My grandma! She was a risk taker and trail blazer. Growing up very poor in an immigrant family, she didn’t let socio-economics dictate her life or how she interacted with others. Before it was socially acceptable for women, she had a career, married outside of her ethnicity for love, and was active with pro-peace/anti-war movements. In her later years, after her husband passed, she spent her limited disposable income donating to humanitarian organizations and traveling the world solo in very modest accommodations (she visited over 100 countries from her 50s-70s!). I honestly think I learned more from observing her live than from a lot of “formal” schooling I’ve had. She was constantly building community, inviting people from all over the world into her home, educating herself about global events, and volunteering. To top it off, she took each of her grandkids on an international trip before she passed–mine was to Cuba for a cultural immersion program in 1999, long before people from the US were OK’d to do so (we flew through Mexico). On that trip she was about 80 years old, but that didn’t slow her down. We went to Carnival, learned about cooperative organic farming, studied Spanish, saw the Buena Vista Social Club perform, ate with locals, and participated in Afro-Caribbean drumming classes. From her, I learned that giving, celebrating, and including others are not simply “nice” … they are very powerful ways to create meaningful and tangible change, not to mention live a beautiful and fulfilling life.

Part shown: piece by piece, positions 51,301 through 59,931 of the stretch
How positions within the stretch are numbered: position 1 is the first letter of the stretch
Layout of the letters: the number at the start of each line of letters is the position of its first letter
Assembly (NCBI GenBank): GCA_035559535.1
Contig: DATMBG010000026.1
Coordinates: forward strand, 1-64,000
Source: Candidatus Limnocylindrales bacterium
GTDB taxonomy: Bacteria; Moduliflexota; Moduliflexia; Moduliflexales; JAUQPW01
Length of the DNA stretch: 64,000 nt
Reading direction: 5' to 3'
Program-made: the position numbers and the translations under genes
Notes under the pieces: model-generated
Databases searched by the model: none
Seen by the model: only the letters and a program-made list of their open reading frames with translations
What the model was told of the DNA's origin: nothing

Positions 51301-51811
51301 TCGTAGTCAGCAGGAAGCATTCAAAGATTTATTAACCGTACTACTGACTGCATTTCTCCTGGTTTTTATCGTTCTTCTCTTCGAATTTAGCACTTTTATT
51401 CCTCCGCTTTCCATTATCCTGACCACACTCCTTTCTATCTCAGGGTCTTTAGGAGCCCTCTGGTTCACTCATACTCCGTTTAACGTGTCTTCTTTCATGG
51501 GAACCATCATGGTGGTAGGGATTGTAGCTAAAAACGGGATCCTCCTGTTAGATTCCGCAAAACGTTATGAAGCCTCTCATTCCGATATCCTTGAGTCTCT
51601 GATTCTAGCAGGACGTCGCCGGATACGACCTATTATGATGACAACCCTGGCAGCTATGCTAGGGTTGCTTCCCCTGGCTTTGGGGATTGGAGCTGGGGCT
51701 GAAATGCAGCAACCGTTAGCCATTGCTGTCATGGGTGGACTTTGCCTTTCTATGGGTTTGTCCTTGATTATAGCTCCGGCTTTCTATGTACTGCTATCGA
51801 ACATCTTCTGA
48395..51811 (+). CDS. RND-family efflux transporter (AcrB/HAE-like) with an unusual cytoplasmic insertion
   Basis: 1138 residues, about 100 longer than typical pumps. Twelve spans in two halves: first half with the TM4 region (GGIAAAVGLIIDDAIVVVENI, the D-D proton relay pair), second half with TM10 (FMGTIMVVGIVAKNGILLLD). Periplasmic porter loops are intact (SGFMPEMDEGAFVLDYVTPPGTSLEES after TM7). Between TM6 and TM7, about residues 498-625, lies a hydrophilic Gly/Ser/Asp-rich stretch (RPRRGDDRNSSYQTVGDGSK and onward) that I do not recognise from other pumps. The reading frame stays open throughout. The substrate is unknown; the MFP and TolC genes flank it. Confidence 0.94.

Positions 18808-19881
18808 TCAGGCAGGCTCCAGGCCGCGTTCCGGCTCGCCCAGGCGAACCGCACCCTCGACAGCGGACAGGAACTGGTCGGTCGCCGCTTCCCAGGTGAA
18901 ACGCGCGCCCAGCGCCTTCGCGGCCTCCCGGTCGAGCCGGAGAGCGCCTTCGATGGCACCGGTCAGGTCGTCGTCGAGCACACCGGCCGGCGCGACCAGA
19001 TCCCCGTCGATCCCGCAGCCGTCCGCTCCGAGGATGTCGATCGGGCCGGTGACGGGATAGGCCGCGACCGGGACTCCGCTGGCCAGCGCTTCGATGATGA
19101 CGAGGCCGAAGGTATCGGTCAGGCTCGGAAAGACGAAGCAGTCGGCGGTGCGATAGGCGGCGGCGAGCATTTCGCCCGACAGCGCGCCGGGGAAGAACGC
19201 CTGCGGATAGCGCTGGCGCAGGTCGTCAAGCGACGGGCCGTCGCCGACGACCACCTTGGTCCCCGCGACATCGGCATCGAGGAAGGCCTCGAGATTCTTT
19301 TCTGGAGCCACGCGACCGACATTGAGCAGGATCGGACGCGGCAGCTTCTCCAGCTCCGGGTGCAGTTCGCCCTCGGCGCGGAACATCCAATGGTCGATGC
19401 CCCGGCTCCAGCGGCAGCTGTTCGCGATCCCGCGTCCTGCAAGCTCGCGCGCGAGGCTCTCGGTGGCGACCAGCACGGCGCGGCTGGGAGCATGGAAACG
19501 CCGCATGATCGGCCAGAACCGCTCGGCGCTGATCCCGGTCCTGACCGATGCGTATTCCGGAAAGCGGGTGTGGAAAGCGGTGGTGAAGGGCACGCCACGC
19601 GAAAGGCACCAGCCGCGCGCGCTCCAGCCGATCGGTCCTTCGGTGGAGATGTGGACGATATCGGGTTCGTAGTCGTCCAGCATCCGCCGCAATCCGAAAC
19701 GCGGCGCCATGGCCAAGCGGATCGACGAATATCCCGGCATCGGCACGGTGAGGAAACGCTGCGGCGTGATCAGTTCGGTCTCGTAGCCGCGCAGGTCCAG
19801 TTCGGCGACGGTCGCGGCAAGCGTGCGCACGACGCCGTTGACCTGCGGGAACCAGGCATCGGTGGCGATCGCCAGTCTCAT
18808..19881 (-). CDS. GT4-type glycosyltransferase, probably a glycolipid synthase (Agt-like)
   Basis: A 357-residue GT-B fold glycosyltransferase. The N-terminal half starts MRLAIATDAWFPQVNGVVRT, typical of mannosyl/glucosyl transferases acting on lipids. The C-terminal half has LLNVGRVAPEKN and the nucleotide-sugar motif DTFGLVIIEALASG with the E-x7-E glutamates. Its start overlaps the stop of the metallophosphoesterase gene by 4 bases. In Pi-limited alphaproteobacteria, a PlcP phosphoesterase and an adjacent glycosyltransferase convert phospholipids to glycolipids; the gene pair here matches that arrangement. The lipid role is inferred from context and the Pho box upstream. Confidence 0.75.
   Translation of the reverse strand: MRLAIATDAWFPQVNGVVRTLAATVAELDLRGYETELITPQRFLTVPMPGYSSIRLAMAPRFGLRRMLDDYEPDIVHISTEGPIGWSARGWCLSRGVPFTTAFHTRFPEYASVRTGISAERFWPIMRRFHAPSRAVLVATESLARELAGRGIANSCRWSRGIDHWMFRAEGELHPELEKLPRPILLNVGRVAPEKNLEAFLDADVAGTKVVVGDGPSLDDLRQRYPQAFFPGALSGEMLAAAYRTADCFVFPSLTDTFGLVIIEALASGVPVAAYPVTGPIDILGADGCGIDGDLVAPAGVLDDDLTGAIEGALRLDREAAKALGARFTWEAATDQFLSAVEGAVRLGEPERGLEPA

Website: https://www.drsaramurdock.com

Instagram: https://www.instagram.com/drsaramurdock/

Linkedin: https://www.linkedin.com/in/saraevamurdock

Image Credits
Most images are mine. Headshot by LA-based photographer Randy Shropshire (https://randyshropshire.com) and dot.la photo courtesy of eponymous Angelino organization.